Gore Vidal

On this date in 1925, writer Eugene Louis Vidal was born at West Point, N.Y., where his father was the first aeronautics instructor at the U.S. Military Academy. (He dropped his first and middle names when he was 14, exchanging them for Gore.) He largely grew up in the home of his grandfather, Sen. Thomas P. Gore, D-Okla. He graduated from Philips Exeter Academy in New Hampshire and joined the Enlisted Reserve Corps.

His first novel, Williwaw, was published when he was only 19. It was followed by the wave-making The City and the Pillar (1948), which featured a sympathetic gay protagonist. Vidal was the prolific author of many other novels and plays, many based on history and politics, and worked in TV and the movies. His novels include Julian (1964), Myra Breckenridge (1968), Burr (1974) and Live from Golgotha (1992), an irreverent satire imagining New Testament events if reported on TV.

A cousin of former Vice President Al Gore, he made some political runs, including a try for the U.S. Senate seat in California in which he came in second out of nine in the 1982 race. Vidal was perhaps best-known as a public intellectual and for his refreshing and acerbic interviews and one-liners, such as his famous remark about Ronald Reagan: “A triumph of the embalmer’s art.” “Probably no American writer since Franklin has derided, ridiculed, and mocked Americans more skillfully and more often than Vidal,” wrote Gordon S. Wood. (The New York Times, Dec. 14, 2003.)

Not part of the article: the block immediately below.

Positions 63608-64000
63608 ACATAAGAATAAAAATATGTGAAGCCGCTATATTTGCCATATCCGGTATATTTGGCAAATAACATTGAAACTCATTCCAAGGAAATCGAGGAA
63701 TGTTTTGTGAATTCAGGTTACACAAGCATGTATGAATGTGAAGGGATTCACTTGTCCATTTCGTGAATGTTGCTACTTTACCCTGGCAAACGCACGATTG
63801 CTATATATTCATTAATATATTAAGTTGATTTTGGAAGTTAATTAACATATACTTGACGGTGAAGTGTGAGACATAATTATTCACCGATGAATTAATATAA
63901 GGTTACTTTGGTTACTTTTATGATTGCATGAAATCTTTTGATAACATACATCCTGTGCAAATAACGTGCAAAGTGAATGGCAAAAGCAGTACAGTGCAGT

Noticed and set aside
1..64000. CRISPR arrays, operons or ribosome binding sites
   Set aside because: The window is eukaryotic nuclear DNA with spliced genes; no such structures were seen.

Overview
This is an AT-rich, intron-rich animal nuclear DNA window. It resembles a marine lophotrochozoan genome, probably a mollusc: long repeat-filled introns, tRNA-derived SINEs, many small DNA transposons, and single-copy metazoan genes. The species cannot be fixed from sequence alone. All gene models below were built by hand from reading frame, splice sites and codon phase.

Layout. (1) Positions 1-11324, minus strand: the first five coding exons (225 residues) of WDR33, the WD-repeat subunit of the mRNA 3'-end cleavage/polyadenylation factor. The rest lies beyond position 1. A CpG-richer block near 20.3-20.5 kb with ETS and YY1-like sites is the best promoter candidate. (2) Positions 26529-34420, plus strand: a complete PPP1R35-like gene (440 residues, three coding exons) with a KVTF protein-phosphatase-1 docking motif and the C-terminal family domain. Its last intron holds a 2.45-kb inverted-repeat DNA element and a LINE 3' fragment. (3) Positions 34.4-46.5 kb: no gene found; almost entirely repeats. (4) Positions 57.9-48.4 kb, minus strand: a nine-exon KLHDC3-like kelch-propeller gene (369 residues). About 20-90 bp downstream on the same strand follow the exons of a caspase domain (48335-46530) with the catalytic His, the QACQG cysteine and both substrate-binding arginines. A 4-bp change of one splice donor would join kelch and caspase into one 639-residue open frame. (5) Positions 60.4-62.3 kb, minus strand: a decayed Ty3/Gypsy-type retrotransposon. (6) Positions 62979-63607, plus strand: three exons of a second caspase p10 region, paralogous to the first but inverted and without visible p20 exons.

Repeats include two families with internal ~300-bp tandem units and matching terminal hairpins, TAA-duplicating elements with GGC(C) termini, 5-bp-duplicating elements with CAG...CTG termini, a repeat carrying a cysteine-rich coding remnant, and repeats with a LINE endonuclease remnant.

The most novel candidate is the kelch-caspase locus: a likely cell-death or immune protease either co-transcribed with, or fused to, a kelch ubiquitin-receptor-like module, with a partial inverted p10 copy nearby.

Vidal’s essays, such as “Pink Triangle and Yellow Star” (1981), are collected in Armageddon (1987). Palimpsest (1995) was his well-received autobiography. He rarely missed a chance to diss religion or monotheism: “I regard monotheism as the greatest disaster ever to befall the human race. I see no good in Judaism, Christianity, or Islam.” (Letter to Warren Allen Smith, 1954, Who’s Who in Hell.D. July 31, 2012. 

Carl Van Vechten public domain photo: Vidal at 23 in 1948.

Freedom From Religion Foundation